Holding before us a false life—a false bride—
a false way of being human.
Instead of true intimacy, true vulnerability, true loyalty,
(instead of true marriage between a man and a woman
as an embodiment of the sacrificial love of God)—
we’re offered counterfeits.
We’re offered flings, we’re offered Tindr, we’re offered pornography.
Verse 7 of chapter 17 is spot on:
it’s a golden cup that looks satisfying,
but it’s filled with sewage and vomit and abominable things.
We’re hungry for True Life,
but what we get is more loneliness, more brokenness, more Death.
Our desire for intimacy is just an easy example—
we’re hungry for peace,
we settle for numbing the pain;
we’re hungry significance—to know our lives matter—
we settle for busyness;
we’re hungry for to be truly known,
we settle for applause and popularity;
we’re hungry for satisfaction,
we settle for the next big purchase.
We were made for the cup of salvation,
we settle for the cup of abominable things.
In countless ways that we’re only dimly aware,
we listen to the Enemy—we buy the lie—
we oppose the way of Love and march against God.
And chapter 19 ends with another sobering reminder
of what resisting God—of what hating Love—is like:
(19.17-21) And I saw an angel standing in the sun, who cried in a loud voice to all the birds flying in midair, “Come, gather together for the great supper of God, so that you may eat the flesh of kings, generals, and the mighty, of horses and their riders, and the flesh of all people, free and slave, great and small.”
Then I saw the beast and the kings of the earth and their armies gathered together to wage war against the rider on the horse and his army. But the beast was captured, and with it the false prophet who had performed the signs on its behalf. With these signs he had deluded those who had received the mark of the beast and worshiped its image. The two of them were thrown alive into the fiery lake of burning sulfur. The rest were killed with the sword coming out of the mouth of the rider on the horse, and all the birds gorged themselves on their flesh.
[repeat of slide #4]
John begins tying up his loose ends,
because the great cartoonish beasts from the sea and the land—
are at last unmade by Jesus (v20).
And then there’s the picture of people of all who follow them.
The day when Jesus speaks Truth into the world (v21)
will be the day when all lives built on lies will be ruined.
The image—borrowed from the prophet Ezekiel7—
is terrible enough to maybe just maybe wake us up:
there’ s a kind of life that will eaten by the birds.
That sounds like what we heard in chapter 17,
like Lady Babylon being eaten alive by evil.
This isn’t Revelation full of threats.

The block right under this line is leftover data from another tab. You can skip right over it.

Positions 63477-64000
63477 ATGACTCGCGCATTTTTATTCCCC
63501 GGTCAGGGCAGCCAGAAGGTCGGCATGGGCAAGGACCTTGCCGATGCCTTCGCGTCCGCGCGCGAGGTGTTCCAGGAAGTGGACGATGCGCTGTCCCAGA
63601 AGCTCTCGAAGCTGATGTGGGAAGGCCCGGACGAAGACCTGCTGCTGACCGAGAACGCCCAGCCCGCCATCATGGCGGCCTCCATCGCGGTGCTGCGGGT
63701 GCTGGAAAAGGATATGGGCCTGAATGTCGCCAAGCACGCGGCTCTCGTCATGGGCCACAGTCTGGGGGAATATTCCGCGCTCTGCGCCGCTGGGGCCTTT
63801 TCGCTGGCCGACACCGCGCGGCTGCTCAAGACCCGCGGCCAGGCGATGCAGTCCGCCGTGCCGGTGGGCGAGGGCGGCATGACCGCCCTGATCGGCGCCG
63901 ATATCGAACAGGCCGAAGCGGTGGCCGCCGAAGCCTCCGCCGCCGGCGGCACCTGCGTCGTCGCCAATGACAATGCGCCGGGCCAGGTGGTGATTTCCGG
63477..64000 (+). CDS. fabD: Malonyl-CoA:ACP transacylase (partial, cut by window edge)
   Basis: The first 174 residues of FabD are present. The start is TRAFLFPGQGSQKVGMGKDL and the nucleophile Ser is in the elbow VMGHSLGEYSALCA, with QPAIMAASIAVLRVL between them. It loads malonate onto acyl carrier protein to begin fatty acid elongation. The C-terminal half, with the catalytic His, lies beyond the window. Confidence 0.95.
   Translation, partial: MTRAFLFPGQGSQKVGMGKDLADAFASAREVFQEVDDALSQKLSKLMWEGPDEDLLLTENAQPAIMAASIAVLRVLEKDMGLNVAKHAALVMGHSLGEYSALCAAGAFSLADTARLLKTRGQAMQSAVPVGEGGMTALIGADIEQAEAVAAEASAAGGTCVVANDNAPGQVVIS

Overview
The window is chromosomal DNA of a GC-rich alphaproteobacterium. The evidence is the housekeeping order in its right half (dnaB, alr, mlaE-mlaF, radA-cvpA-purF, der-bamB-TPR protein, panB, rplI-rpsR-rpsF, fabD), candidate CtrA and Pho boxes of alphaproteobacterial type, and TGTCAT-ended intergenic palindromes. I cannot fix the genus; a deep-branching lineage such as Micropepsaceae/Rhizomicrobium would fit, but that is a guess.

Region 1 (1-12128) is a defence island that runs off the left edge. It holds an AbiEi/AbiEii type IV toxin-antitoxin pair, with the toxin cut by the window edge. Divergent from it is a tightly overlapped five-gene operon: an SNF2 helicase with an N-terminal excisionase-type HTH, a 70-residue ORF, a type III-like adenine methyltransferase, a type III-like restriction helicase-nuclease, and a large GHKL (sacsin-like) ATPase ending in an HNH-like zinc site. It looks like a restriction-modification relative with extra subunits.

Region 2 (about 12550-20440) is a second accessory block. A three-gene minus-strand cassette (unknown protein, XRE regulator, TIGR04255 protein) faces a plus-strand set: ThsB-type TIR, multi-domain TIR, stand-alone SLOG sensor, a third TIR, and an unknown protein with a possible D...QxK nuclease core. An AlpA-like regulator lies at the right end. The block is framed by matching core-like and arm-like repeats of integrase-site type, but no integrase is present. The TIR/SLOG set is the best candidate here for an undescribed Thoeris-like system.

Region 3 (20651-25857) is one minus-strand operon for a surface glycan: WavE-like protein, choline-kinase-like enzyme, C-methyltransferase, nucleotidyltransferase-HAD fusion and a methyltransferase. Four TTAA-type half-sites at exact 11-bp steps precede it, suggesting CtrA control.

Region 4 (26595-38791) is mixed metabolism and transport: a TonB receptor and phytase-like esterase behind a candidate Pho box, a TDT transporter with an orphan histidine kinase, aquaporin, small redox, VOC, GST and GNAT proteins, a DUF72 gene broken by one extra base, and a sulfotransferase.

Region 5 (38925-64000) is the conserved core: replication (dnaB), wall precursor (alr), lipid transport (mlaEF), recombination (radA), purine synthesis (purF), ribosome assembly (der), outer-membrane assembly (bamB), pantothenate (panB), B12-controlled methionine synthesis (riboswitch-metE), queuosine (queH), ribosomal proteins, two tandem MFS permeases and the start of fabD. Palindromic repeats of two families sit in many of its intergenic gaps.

This is Revelation full of wisdom.
I think John is saying again—in a different picture—
that anyone or anything opposing the Lamb
is on path that’s already fallen.
And if we insist on this to the end,
God in his Love will give us what we want:
but it’s not going to satisfy our hunger.
It’s actually going to consume us.
There’s a huge difference between
the joining a feast and being a feast—
between coming to Supper and being supper.
But that’s the startling significance
that God gives to our lives and our choices.
We can choose the true—the real, the way of love—
and join the feast with our True Lover.
Or we can choose the false—the counterfeit, the way of poison—
and find ourselves consumed
by the hateful things we’ve chosen to love.
The good news is that we’re always being called to—
we’re always being welcomed to—
the real thing.
Our Lover cares for us more than we care even for ourselves,
and we are always always always welcome at his table.
May the Spirit stop our settling for Counterfeit Life,
and bring us safely to that Wedding Feast that will fill us fully;
may we hear the voice of our Groom
calling us out of despair, out of falseness, out of Death (cf. 18.4)
so we can be clothed with what is real—with what will last;
may we hear the Romance of Revelation,
and know in our bones that the good news is true.
- By this point in Revelation, of course, John has begun to recognize the arrival of God’s reign in Jesus through the church’s witness and suffering, and has shifted the title to reflect that reality (11.17).
- This graphic imagery seems to be adapted by a story of judgment concerning Israel spoken by the prophet Ezekiel (16.15-19, 32-42).
- Embedded within economy of all empires is commodification of people as either institutionalized (or, in our century, functional) slaves (end of 18.13).
- The ultimate vision of both the psalms (e.g. Ps 2. 72) and the prophets (e.g. Isa 2.1-5, 11.1-10) envision a day when Yahweh and his “anointed one” (= Messiah, Christ, King) put an end to all wars. The way only way to wage war rightly (“with righteouness”) is to end all war.
- We were first introduced to robes dipped in blood in Revelation 7.14, where we’re told the victorious army of martyrs have washed their robes in his blood.
- As we approach the end of Revelation, the imagery introduced in chapters 11 and 12 returns with an invitation: “Become this Woman—become this Bride (12.1, cf. 19.8-9), become this City (Rev 11.2, 20.9 = 21.2), become this Tabernacle/Temple (11.1, cf. 21.3, 22).”
- Ezekiel envisions a decisive battle (39.17-20) where the birds will consume those hell-bent on resisting the God of Life.